4         "compact_running": false,
   5         "disk_size": 4188,
   6         "language": "javascript",
   7         "purge_seq": 0,
   8         "signature": "07ca32cf9b0de9c915c5d9ce653cdca3",
   9         "update_seq": 4,
  10         "updater_running": false,
  11         "waiting_clients": 0,
  12         "waiting_commit": false
  13     }
  14 }

Meaning of the status hash




Name of the design document without the _design prefix (string)


Contains information on the views (JSON object)

Subkeys of view_index



The MD5 representation of the views of a design document (string)


Language of the views used (string)


Size in Bytes of the views on disk (int)


Indicates if an update process is running (boolean)


Indicates if view compaction is running (boolean)


Indicates if this view is ahead of db commits or not (boolean)


How many clients are waiting on views of this design document (int)


The update sequence of the corresponding database that has been indexed (int)


The purge sequence that has been processed (int)

Debugging Views

When creating views, CouchDB will check the syntax of the submitted JSON, but the view functions themselves will not be syntax checked by the Javascript interpreter. And if any one of the view functions has a syntax error, none of the view functions in that design document will execute. Perhaps test your functions in a temporary view before saving them in the database.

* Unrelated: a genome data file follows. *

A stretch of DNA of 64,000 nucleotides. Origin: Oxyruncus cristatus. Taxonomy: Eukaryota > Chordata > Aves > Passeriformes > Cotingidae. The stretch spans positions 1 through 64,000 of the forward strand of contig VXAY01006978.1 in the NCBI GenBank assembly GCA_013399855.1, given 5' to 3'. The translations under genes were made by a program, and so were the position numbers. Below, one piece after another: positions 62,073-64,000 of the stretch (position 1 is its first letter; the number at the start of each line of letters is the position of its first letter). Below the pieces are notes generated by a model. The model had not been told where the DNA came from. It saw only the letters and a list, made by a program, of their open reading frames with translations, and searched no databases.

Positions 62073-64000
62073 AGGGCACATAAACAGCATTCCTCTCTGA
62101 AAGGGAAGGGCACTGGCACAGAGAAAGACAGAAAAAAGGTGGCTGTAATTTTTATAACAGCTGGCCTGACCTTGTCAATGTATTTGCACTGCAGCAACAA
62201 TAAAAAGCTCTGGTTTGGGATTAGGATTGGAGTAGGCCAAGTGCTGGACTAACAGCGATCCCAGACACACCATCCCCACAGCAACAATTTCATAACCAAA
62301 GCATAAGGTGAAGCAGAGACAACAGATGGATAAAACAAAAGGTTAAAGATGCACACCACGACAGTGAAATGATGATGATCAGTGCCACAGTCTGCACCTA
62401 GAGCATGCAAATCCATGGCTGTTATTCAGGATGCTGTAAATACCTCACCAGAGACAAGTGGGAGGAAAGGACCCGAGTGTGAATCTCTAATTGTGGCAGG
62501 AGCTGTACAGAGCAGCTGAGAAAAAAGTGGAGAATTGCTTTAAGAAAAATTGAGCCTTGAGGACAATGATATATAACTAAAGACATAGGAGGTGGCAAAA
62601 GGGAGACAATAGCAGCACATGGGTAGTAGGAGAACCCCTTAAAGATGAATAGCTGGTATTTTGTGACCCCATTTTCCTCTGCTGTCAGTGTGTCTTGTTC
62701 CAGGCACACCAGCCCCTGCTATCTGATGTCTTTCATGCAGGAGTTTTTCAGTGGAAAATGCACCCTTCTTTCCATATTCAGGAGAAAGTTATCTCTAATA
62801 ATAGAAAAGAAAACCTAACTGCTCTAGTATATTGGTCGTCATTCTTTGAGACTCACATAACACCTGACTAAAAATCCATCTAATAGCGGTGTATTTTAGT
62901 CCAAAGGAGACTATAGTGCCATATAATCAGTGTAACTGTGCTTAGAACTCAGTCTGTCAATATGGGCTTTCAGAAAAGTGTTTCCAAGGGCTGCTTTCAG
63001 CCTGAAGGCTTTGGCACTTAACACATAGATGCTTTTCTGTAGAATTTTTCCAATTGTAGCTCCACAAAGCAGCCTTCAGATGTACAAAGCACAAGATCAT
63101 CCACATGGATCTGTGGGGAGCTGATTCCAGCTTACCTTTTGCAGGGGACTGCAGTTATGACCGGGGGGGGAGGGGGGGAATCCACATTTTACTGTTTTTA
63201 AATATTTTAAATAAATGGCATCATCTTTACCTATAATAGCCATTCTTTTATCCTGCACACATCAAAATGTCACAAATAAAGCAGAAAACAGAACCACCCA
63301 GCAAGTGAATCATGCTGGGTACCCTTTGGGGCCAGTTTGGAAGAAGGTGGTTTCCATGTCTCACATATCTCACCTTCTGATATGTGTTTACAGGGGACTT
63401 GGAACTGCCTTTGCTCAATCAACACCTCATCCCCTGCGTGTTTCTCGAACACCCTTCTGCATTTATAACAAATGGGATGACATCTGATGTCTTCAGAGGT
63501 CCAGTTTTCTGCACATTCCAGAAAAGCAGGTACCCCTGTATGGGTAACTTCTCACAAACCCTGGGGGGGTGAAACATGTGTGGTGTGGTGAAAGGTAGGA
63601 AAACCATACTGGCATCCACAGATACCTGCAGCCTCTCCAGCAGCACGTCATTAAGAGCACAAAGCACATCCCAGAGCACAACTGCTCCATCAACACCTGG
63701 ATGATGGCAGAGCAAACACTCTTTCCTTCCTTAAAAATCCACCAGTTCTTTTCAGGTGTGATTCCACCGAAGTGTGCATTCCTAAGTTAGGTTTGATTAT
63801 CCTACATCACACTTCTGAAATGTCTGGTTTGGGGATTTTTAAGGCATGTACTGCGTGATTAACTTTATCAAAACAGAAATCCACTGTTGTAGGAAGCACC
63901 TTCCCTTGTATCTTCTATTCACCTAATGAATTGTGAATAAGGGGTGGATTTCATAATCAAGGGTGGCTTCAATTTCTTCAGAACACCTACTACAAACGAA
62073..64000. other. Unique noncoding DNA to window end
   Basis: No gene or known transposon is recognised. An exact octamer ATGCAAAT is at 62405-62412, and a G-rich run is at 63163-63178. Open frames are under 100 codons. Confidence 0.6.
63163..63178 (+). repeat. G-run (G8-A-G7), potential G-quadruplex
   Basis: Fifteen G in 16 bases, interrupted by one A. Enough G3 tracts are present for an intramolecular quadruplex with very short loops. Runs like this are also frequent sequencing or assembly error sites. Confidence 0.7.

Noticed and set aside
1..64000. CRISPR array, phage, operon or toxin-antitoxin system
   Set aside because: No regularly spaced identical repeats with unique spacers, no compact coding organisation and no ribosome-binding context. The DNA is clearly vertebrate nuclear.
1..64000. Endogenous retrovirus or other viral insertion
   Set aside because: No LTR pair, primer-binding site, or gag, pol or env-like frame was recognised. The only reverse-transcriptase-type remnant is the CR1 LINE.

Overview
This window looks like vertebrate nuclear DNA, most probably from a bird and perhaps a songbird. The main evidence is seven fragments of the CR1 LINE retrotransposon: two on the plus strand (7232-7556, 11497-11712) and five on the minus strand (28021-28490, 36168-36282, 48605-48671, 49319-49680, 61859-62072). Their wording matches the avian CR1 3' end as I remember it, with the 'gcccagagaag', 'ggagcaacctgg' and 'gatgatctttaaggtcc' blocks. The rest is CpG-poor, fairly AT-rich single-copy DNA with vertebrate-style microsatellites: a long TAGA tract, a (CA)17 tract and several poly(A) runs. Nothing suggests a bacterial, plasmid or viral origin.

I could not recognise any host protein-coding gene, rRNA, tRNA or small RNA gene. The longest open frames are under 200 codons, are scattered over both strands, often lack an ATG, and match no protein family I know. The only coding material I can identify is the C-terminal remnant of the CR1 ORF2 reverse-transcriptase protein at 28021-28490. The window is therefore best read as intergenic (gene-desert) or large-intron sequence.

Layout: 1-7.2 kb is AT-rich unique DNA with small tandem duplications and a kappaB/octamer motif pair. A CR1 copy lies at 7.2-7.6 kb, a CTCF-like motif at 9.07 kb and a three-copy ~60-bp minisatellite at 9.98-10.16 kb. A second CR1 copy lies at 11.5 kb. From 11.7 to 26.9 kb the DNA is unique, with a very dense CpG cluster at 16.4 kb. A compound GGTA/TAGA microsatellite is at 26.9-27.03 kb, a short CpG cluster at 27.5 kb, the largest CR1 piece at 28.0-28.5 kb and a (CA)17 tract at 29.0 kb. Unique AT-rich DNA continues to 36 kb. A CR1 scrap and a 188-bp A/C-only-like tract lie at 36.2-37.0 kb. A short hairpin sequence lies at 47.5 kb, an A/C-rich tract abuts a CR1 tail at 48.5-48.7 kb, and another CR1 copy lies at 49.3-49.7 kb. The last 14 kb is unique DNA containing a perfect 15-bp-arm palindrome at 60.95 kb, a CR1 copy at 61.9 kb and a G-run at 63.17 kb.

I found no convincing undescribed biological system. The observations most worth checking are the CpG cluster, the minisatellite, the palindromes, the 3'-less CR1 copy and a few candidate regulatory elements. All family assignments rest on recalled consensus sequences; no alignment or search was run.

As of r660140 there is a log function available in the views, which logs to the couch.log. It can be helpful for debugging but hinders performance, so it should be used sparingly in production systems.

   1 {
   2   "map": "function(doc) { log(doc); }"
   3 }

Playing with (malformed) views is currently the best way to bring the couchdb server in an unstable state. Also the Futon Web-Client does not interact very well with errors in views. Some suggestions for view development:

Sharing Code Between Views

There are no development plans to share code/functions between views. Each view function is stored according to a hash of their byte representation, so it is important that a function does not load any additional code, changing its behavior without changing its byte-string. Hence the use-case for CouchApp. In CouchApp, it is possible to include directives within any Javascript functions that directs CouchApp to modify the functions before they are uploaded to the CouchDb server.